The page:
Bestow Curse – This spell can kill an enemy’s action economy, or just kick any ability score down by 6. -4 to most rolls is another good option, though I like the first two better myself. This spell always has what you need though.
Fear – Panics enemies. Making them much easier to mop up as they stop resisting. As long as they aren’t capable of running away faster than you, in which case consider it a nice way to keep your enemies spread out and not working together.
Hold Monster – Paralyze a creature and make it helpless. Full of win.
Cloudkill – Outright kills some creatures, and deals constitution damage to the rest. Either way, this is a great one to have available, as con damage hurts. And since it’s con damage, you can keep casting this one until the enemy is dead, assuming you can’t force them to stay in the field of poison.
Teleport – Yeah, there’s that small chance you could end up off target, but really, it’s small and who worries about that when you can traverse the world in an instant with only a few words of power. Also great for escaping grapples as there is only a verbal component, so you don’t have to move your hands to cast this one.
Feeblemind – Great for taking arcane casters out of the game. They aren’t casting anything with a 1 for their casting stat. Will still cripple other characters, though not quite as harshly as the casters.
Level 6 – I expect my choices here will be the most hotly contested. And yes, I did choose two spells with costly material components (250 GP each), because they are that good.
Flesh to Stone – Fortitude save or lose against most living creatures.
Contingency – Set up a spell to go off at a time certain conditions are met. Great for lifesaving buffs or other protections.
Unwilling Shield – Force an opponent to share in the damage dealt to you, for the low, low cost of 250 gp. It’s a lot harder to kill you when doing so will severely injure or kill the person trying to kill you.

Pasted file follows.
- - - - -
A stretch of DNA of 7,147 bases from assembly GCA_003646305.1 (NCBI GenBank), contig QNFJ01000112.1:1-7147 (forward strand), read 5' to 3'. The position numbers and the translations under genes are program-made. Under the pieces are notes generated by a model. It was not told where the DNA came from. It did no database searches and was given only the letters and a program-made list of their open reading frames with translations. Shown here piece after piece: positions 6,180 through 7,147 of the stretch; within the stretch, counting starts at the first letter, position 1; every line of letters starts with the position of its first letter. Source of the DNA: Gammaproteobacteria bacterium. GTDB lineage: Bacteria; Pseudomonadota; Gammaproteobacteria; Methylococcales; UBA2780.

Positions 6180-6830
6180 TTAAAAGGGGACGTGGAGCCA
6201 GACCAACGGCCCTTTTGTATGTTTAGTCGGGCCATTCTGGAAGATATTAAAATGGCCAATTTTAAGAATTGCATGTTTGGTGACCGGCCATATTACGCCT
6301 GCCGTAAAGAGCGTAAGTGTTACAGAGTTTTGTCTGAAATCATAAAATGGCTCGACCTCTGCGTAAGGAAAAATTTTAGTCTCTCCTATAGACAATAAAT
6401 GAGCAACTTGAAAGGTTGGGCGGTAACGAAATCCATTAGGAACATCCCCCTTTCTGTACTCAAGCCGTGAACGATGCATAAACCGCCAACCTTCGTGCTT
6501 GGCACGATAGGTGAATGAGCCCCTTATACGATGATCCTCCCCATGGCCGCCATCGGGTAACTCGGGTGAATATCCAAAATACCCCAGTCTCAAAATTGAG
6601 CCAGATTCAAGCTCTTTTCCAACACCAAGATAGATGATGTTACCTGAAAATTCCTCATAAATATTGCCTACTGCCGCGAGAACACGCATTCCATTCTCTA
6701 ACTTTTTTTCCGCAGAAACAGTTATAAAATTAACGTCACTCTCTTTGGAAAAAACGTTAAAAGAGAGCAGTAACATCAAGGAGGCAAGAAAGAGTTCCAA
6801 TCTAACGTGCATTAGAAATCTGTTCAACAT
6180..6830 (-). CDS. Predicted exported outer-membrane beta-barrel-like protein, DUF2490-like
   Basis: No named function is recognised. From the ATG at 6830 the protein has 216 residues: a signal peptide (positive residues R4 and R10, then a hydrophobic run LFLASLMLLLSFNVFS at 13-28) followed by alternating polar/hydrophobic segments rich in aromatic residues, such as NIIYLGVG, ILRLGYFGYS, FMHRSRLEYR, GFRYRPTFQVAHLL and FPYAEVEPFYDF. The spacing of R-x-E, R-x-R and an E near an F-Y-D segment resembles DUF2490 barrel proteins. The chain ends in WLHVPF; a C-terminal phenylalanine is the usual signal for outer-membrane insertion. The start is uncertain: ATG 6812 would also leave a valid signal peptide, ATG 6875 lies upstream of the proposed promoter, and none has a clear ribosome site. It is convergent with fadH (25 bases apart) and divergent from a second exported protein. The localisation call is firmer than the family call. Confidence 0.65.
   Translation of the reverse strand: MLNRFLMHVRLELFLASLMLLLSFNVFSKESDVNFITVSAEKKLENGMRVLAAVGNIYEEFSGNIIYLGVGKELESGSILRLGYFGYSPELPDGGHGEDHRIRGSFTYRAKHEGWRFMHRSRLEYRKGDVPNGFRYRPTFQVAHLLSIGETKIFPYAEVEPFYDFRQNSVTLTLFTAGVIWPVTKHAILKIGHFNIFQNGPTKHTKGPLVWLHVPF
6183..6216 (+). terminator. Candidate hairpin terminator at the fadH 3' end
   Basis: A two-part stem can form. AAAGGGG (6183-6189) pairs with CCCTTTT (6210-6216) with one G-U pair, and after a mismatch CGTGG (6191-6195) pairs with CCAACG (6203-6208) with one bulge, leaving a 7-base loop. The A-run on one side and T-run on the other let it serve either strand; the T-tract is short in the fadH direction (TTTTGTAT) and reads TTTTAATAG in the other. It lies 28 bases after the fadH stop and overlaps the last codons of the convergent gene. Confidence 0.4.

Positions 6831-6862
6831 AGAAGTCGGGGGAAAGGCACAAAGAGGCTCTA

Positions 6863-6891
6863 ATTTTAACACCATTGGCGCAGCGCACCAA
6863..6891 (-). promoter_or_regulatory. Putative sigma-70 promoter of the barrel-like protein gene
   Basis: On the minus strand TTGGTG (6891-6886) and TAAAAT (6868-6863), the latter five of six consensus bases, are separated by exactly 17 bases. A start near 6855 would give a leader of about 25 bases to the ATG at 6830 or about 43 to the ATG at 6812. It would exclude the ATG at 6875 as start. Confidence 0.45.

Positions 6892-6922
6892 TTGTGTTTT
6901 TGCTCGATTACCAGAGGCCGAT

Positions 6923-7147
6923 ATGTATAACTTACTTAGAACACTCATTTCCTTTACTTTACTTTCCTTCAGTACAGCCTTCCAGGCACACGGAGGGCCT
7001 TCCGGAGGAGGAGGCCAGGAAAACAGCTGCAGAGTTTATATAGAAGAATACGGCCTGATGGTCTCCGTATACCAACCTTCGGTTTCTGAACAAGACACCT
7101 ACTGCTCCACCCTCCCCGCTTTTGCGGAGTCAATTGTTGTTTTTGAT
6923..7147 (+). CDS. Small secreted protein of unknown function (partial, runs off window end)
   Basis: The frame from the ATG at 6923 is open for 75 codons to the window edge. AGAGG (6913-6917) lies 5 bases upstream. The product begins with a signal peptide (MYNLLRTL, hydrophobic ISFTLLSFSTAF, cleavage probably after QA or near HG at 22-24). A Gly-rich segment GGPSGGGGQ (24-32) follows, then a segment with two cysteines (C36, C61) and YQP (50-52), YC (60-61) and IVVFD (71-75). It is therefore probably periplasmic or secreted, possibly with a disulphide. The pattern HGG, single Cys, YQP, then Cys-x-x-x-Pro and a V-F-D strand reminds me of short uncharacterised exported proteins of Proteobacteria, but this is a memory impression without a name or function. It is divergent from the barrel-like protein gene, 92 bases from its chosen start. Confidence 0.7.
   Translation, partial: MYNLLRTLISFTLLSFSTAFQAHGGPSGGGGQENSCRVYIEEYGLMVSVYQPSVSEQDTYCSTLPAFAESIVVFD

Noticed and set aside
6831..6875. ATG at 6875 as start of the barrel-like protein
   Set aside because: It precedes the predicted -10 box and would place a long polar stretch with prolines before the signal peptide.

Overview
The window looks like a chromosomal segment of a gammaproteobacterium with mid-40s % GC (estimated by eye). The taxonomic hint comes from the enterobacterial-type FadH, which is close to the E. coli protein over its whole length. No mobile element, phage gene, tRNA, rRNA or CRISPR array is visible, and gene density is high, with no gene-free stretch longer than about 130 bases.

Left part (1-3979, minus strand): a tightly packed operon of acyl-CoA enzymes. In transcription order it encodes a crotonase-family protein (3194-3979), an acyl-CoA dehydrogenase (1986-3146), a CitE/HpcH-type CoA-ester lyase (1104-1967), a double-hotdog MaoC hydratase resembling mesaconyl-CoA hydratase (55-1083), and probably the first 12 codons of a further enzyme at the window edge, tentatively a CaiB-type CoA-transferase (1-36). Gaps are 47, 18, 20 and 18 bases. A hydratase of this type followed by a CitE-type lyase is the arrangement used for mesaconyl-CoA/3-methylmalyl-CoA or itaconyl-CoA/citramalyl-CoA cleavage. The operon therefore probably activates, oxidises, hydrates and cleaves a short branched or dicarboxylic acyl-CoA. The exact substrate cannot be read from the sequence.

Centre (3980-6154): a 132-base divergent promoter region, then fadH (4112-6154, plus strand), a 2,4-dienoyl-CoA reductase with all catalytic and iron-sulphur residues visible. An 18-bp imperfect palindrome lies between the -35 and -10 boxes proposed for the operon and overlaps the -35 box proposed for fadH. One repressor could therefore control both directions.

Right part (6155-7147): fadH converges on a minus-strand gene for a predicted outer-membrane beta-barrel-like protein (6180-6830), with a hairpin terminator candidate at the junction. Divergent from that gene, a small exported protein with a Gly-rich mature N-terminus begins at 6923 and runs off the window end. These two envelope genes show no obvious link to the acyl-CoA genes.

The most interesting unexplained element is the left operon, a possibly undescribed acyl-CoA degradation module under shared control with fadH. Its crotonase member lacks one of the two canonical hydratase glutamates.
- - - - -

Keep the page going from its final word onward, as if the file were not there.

True Seeing – Essentially immunity to illusions, along with some other goodies. For 250 GP a cast, having this in your arsenal will make your life a lot easier when you face casters with lots of illusions, or even a couple choice ones such as greater invisibility.
Spell Turning – Deflect a spell or two back at the person who cast it on you. Only works on single target spells. Very nice against other spellcasters.
Plane Shift – Travel the planes. Also good for fast getaways when you don’t have a better option available for some reason, or if your opponent can scry and fry.
Finger of Death – High damage single target spell that hits weak fortitude saves. Also, one of the first spells available with no damage cap.
Reverse Gravity – Messes up anyone without air mobility quite nicely. Nothing quite like picking off easy targets just floating in midair.
Protection from Spells – +8 to all saving throws vs. spells. Sign me up.
Wall of Lava – Use as a defensive measure, or use to inflict 10d6 damage/rd as a move action until wall is depleted. Continue using your standard actions for other spells. I like this plan. Also, no save, no sr. Just a ranged touch attack.
Irresistible Dance – Denies actions for at least 1 round, even longer against opponents who fail will saves. Also lowers defenses against the target. This is still one of the greatest spells in the game, even after the nerf from D&D 3.5.
Stormbolts – Nice AoE fort save spell. Can be made to not harm allies. Keep this in your repertoire for when the typical AoE blasting just isn’t working. Only works on creatures within 30 ft. of you though. Can cause stun for a round too.
Level 9 – Here’s what you’ve been waiting for, the most powerful spells in the game. You get 8 of these, unless you decide to pick some of the other great spells from lower levels for some reason. Either way, here are my 9th level picks.
Mage’s Disjunction – This spell has been heavily nerfed since D&D 3.5, and is now at a level of power below “tactical nuclear strike against the PCs.” As such, I’d consider it fair game on both the part of the GM and the players now. This beauty is able to dissolve all magical effects in the area and suppress all magic items, just as dispel magic, without the dispel check. Has a small chance of permanently destroying any given magic item instead of suppressing it too.